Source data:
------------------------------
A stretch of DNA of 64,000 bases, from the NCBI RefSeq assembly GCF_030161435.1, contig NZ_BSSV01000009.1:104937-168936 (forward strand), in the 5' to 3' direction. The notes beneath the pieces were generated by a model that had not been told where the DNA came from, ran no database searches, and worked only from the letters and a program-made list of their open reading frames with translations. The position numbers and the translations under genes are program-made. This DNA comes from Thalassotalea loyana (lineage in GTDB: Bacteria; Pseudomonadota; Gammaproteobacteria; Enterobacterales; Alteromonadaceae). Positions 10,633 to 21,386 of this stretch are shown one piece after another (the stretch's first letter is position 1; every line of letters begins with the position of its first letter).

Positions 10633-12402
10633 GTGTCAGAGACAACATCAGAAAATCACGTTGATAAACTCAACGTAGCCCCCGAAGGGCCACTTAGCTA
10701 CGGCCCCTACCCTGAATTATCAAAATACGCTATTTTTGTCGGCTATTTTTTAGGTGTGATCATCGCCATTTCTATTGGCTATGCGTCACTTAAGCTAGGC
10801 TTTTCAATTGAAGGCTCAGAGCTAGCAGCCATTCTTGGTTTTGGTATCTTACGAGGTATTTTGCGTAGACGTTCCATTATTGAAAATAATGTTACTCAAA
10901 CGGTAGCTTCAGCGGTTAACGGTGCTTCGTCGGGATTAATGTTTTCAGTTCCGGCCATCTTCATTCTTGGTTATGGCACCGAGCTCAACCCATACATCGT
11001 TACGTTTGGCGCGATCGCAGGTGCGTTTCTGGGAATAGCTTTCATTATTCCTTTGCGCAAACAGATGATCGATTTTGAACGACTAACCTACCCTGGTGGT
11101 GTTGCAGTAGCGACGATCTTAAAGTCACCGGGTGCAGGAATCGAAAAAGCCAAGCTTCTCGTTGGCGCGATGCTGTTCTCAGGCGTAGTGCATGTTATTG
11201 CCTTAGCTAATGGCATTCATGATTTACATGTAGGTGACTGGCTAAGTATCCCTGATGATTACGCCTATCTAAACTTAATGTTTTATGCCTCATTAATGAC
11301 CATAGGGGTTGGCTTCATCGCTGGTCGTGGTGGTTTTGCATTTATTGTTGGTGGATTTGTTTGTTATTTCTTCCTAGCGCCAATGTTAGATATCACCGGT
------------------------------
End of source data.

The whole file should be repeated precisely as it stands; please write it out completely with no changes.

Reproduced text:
A stretch of DNA of 64,000 bases, from the NCBI RefSeq assembly GCF_030161435.1, contig NZ_BSSV01000009.1:104937-168936 (forward strand), in the 5' to 3' direction. The notes beneath the pieces were generated by a model that had not been told where the DNA came from, ran no database searches, and worked only from the letters and a program-made list of their open reading frames with translations. The position numbers and the translations under genes are program-made. This DNA comes from Thalassotalea loyana (lineage in GTDB: Bacteria; Pseudomonadota; Gammaproteobacteria; Enterobacterales; Alteromonadaceae). Positions 10,633 to 21,386 of this stretch are shown one piece after another (the stretch's first letter is position 1; every line of letters begins with the position of its first letter).

Positions 10633-12402
10633 GTGTCAGAGACAACATCAGAAAATCACGTTGATAAACTCAACGTAGCCCCCGAAGGGCCACTTAGCTA
10701 CGGCCCCTACCCTGAATTATCAAAATACGCTATTTTTGTCGGCTATTTTTTAGGTGTGATCATCGCCATTTCTATTGGCTATGCGTCACTTAAGCTAGGC
10801 TTTTCAATTGAAGGCTCAGAGCTAGCAGCCATTCTTGGTTTTGGTATCTTACGAGGTATTTTGCGTAGACGTTCCATTATTGAAAATAATGTTACTCAAA
10901 CGGTAGCTTCAGCGGTTAACGGTGCTTCGTCGGGATTAATGTTTTCAGTTCCGGCCATCTTCATTCTTGGTTATGGCACCGAGCTCAACCCATACATCGT
11001 TACGTTTGGCGCGATCGCAGGTGCGTTTCTGGGAATAGCTTTCATTATTCCTTTGCGCAAACAGATGATCGATTTTGAACGACTAACCTACCCTGGTGGT
11101 GTTGCAGTAGCGACGATCTTAAAGTCACCGGGTGCAGGAATCGAAAAAGCCAAGCTTCTCGTTGGCGCGATGCTGTTCTCAGGCGTAGTGCATGTTATTG
11201 CCTTAGCTAATGGCATTCATGATTTACATGTAGGTGACTGGCTAAGTATCCCTGATGATTACGCCTATCTAAACTTAATGTTTTATGCCTCATTAATGAC
11301 CATAGGGGTTGGCTTCATCGCTGGTCGTGGTGGTTTTGCATTTATTGTTGGTGGATTTGTTTGTTATTTCTTCCTAGCGCCAATGTTAGATATCACCGGT